Microsoft Outlook.com is the modern approach to email. This new service combines all the elements one would expect from a first rate email service and so much more. It connects you to your social networks like Twitter and Facebook. You can also work smarter with online versions of Office web apps and SkyDrive storage for your documents. Outlook.com is so much more than an email client. It literally puts the power of Microsoft Office in your web browser anywhere you can access the web.
Let’s say you’re at a friend’s house and you decide to jump on their computer to check your email. You get an email from your study partner reminding you of a PowerPoint presentation that the two of you are collaborating on. It’s one of those moments where you smack your forehead because you realize you totally forgot about the assignment. Fortunately for you, Outlook.com gives you all the power of Microsoft Office right there in your browser. In the image below, you can see an example of the PowerPoint presentation that was sent. Notice the large PowerPoint icon in the middle of the screen. You have several options here. If you click the PowerPoint icon title, it will automatically download the presentation down to your computer. What if you don’t have Microsoft Office on that computer? That’s where the handy “View online” button will help. You see, with Outlook.com, you don’t have to Microsoft Office to be able to edit presentations. It comes with Office Web Apps which allows you to edit your presentation right there in your browser.
Notice in the image below, how viewing the presentation online looks very similar to what you would see in desktop application of PowerPoint. This is the view you see when you choose to edit the presentation online. You will notice the standard ribbon toolbar that you are used to seeing in PowerPoint. You also have many of the same elements of the desktop application of PowerPoint like the slide thumbnails and the toolbar buttons.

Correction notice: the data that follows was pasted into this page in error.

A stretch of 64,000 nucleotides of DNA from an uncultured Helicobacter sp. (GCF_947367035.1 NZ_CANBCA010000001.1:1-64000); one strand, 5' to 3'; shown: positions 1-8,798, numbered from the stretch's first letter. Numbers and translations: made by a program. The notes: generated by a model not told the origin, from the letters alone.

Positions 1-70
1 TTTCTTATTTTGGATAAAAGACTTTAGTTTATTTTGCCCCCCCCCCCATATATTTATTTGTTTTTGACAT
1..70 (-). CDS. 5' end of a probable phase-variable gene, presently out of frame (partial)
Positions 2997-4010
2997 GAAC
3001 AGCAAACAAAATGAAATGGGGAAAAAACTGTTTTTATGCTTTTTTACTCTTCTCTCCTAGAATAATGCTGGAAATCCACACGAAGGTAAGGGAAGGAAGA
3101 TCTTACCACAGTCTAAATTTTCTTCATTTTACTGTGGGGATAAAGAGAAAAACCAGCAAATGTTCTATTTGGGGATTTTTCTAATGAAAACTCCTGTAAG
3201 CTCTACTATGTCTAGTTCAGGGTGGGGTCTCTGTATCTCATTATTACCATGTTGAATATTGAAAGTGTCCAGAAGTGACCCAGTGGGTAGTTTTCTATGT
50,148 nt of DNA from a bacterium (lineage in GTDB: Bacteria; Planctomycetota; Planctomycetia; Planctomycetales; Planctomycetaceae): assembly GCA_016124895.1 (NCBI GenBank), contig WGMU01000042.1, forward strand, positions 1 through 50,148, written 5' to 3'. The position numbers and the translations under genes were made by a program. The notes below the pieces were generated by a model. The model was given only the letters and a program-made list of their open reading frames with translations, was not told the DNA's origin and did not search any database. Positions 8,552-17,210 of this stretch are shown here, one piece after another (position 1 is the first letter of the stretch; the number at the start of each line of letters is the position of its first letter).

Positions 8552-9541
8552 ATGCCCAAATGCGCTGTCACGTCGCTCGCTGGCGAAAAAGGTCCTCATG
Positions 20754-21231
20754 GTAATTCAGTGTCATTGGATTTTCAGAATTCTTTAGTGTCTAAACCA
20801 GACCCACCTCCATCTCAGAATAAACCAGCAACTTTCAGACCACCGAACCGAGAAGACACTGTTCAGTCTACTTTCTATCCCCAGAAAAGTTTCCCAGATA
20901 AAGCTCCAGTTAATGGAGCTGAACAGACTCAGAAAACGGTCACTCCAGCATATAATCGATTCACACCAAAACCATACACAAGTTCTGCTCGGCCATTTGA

If you click the “New Slide” button, you will get the dialog box pictured below. Choosing the “Picture with Caption” option will allow you to upload a picture onto the slide. You also can add titles and text just like the full version of PowerPoint.
Below, you can see an example of the picture slide with a caption and title. However, that is not where the Office Web Apps’ capabilities end. If you click on the picture, you get the contextual “Format” tab at the top of the ribbon toolbar. Notice all the frame options in the image below.
Once you have completed your presentation, there’s no need to worry about saving. Outlook.com automatically saves the presentation as you go. Another fantastic feature is versioning. You can literally revert back to an earlier version of the document if you mess something up. When you close the presentation, Outlook.com automatically asks you whether you want to send the updated presentation back to the sender. It shows how well the Outlook.com team thought out its features–and this is just PowerPoint. The other Office Web apps work similarly with the features you’ve used for years.
This is just one example of how Outlook.com is truly a modern approach to email. I could literally write dozens of tutorials based on the new features built in to Outlook.com. No other service I know of integrates so well with social networks like Facebook and Twitter. You can literally write posts on your Facebook friends’ walls directly from Outlook.com. Email storage is virtually limitless as well. As long as you’re not spamming the world or abusing the service, Outlook.com does not put quotas on your account. This barely scratches the surface of the new capabilities built-in to the new Outlook.com. I highly recommend taking a moment to visit their preview website at Outlookpreview.com and learn more about this great service.
Outlook.com is a preview of modern email from Microsoft. It has a fresh and intuitive design, connects your email to useful information from Facebook and Twitter, and gives you a smarter inbox with the power of Office and SkyDrive. Visit Outlookpreview.com to learn more and connect with us at @Outlook on Twitter.
Full Disclosure: This was a paid review of Outlook.com and its services. More information can be found about Outlook.com via http://outlookpreview.com